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Nitage

Alpha Blending + State changes

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I'm having trouble considering an efficient way to draw my gui with alpha blending. Each gui component requires multiple state changes to draw. If I wasn't using transparency I could batch the different states together and vastly reduce the umber of state changes. However, because I'm using alpha blending I have to draw the gui components in order, so I can't batch the different states together. Is there a solution to this problem or will I just have to live with it?

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It depends. Using transparency correctly requires sorting, so that bundling states becomes second priority.

Perhaps transparency means masking (i.e. either totally transparent or totally opaque on a per texel basis) in your case, then you need not to sort but can use the depth test and alpha test. That may introduce little artifacts if texels are not mapped 1:1 to pixels (i.e. texture interpolation takes place).

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Well, as haegarr mentioned, when rendering primitives in a certain order, other groupings (by state, in this case) take less priority, *but* that doesn't mean you can't do any grouping. Though not a very trivial problem to solve, you can still group by state when rendering ordered primitives, but you'll have to accept the fact that in the worst case, no grouping can be done and then that's lots of extra state changes. On the other hand, in the best case, you can get the same grouping as if you *weren't* taking into account the order of the primitives in the first place.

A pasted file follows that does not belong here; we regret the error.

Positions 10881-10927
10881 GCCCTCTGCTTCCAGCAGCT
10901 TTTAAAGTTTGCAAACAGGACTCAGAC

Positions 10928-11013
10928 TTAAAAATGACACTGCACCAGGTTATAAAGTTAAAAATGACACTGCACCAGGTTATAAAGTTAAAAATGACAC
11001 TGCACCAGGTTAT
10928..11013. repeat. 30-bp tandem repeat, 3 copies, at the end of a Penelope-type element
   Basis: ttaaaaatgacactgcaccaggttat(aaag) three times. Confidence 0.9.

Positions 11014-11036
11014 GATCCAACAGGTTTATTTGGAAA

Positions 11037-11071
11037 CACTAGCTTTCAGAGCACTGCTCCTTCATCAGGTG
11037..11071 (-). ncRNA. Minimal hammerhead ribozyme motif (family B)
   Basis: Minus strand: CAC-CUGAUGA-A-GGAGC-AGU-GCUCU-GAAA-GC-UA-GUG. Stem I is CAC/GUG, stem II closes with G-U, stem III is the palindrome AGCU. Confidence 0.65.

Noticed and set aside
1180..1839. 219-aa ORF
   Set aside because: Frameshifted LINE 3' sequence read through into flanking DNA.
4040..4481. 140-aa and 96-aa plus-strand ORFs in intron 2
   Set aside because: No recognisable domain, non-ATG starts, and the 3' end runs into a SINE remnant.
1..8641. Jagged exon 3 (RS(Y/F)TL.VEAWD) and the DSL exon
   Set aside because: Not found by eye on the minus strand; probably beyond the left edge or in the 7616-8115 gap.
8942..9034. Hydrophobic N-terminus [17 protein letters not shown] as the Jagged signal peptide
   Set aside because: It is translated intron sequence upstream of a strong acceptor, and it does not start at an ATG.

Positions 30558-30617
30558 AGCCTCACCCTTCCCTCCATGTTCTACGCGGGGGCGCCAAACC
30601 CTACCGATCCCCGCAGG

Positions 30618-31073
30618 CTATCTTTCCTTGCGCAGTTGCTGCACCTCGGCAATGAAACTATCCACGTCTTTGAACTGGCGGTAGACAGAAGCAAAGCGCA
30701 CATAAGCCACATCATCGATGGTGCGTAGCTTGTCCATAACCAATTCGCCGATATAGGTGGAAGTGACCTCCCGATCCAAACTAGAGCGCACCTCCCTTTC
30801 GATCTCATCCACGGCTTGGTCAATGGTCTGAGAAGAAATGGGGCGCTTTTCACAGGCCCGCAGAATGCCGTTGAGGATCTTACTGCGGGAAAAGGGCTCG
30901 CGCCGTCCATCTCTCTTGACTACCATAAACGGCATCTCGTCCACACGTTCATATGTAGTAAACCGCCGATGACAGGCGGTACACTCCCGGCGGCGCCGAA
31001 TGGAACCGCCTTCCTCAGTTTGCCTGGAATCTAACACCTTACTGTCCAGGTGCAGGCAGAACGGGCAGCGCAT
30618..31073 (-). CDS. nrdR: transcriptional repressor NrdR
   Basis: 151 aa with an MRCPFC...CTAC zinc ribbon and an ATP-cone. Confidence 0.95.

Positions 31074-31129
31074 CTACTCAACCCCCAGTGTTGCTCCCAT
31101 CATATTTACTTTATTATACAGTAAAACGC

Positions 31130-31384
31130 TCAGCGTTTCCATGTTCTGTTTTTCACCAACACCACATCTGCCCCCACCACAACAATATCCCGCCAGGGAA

Anyway, I'm currently finishing my solution for this on my renderer and it seems to be going quite well. If you want, we can take this discussion further, feel free to ask.


[]s,
M.

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I see there could be potential for grouping by state for objects that don't overlap at all, so the z-order grouping doesn't matter. I'll look into that approach. Thanks.

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You should group all state changes (along with alpha) together, to form something like a shader; this way, each object you draw into the scene will have its own set of render states.

Also, many objects may share the same set of properties, so you can group them together... You will get amazing results [smile]

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